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22 Catt. 4: The Salsa Room Quesadillas and Empanadas

2013 July 31

Opinion of CHIEF JUSTICE JEREMY, in chambers.

I granted cartiorari to The Salsa Room (TSR) Quesadillas and Empanadas (TSRQAE), a mobile offshoot of Columbia Pike’s The Salsa Room, purveying, well, quesadillas and empanadas. Or salteñas, rather, which may or may not even be empanadas at all. A salteña is Bolivian, it is baked, and, I gather, its filling is more soup- or stew-like than that of a more familiar empanada. Forced to choose between the two (sequestration affects even the halls of justice), I opted for a salteña. One of the chorizo variety, to be precise.

TSR Quesadillas & Empanadas

TSR Quesadillas & Empanadas

As an initial matter, I must determine whether a salteña is “street food” and therefore entitled to the presumption of affirmance. While the case of DC Empanadas, Catt. 3 (2011), predates our Eat Wonky test for determining whether a given foodstuff is “street food,” the logic of that case makes clear that an empanada is properly considered street food. While there is some uncertainty surrounding whether a salteña is or is not an empanada, legally the two are similar enough concepts that a salteña, too, must be considered “street food” and therefore entitled to the presumption of affirmance.

Visually, TSRQAE’s chorizo salteña is stunning. It is a perfect mound of golden dough — a rather sizable mound at that (and, at $4, something of a steal) — with a thick, shimmering braid along is crest and two red dots, two hypnotic eyes luring you in. It is served with a spoon — which, I am informed, is for salteña posers — and a diminutive vat of a thin hot sauce.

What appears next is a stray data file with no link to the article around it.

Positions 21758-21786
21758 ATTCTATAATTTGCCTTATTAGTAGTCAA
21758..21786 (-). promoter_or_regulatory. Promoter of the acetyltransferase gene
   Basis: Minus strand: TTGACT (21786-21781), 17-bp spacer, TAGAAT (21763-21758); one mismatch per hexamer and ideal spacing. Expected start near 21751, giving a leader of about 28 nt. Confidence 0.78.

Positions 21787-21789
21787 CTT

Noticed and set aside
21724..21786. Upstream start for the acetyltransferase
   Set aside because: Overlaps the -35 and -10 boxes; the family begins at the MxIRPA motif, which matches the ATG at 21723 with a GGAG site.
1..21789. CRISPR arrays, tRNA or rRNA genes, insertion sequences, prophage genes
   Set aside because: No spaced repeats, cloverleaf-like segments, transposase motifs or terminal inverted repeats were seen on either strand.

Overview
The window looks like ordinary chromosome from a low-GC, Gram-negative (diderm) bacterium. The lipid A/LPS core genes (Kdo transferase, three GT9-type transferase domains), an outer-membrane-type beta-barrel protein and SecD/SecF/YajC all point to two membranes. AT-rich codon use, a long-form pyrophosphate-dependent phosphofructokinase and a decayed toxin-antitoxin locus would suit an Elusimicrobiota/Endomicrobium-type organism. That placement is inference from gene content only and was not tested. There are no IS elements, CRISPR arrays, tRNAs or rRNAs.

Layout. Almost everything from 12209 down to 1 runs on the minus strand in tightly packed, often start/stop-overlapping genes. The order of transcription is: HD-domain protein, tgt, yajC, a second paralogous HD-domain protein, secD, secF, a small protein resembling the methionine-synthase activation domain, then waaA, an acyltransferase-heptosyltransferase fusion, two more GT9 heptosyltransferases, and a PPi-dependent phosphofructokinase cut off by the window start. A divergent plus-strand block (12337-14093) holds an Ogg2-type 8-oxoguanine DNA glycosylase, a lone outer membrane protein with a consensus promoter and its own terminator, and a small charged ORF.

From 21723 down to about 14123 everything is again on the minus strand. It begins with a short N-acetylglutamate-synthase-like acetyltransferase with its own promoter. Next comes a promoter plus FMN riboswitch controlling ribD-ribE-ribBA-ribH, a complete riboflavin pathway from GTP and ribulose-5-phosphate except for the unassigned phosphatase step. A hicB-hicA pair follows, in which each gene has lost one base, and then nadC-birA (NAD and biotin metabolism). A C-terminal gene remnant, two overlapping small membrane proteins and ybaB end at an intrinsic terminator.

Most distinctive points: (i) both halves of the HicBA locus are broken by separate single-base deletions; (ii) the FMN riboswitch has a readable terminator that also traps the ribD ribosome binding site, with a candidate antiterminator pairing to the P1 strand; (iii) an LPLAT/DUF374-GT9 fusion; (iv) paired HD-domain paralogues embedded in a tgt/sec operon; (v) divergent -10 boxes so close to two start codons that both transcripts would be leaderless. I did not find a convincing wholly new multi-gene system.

Chorizo Empanada

Chorizo empanada

One bite into the salteña reveals its stew-like innards and therein the trickiness of its consumption. My clerk was quick to inform of an unfortunate incident in which an empanada, or what must have been a salteña, ruined a perfectly fine seersucker suit. (N.B. We of the Cart cannot be understood to condone the wearing of seersucker.) Apparently the way to consume a salteña is as follows:

The way I learned to eat saltenas . . . was to hold the pastry upright in one hand and bite off the top. You can drink the liquid immediately, if you’d like, or just nibble down the edges of the saltena, sucking the stew along the way. You’re trying to achieve the perfect balance of pastry and filling with each bite.

Tim Carman, “Immigrant’s Table extra: The Salsa Room truck,” WASH. POST, October 23, 2012. I did not have the benefit of Mr. Carman’s advice at the time though I seemed to have arrived independently at his second method (i.e., nibbling and sucking). In this way, my robes managed to remain unblemished.

Chorizo empanada with hot sauce

Chorizo empanada with hot sauce

The dough itself was rich and a tad sweet, which complimented the salty, comfortably spicy filling of loose chorizo and assorted vegetable. That the dough held up to the stew-like filling was a marvel of pastry engineering. This was not the most complicated or innovative of dishes, but it didn’t really have to be. It was a terrific empanada — er, salteña — and a perfect example of street food done right.

AFFIRMED. It is so ordered.

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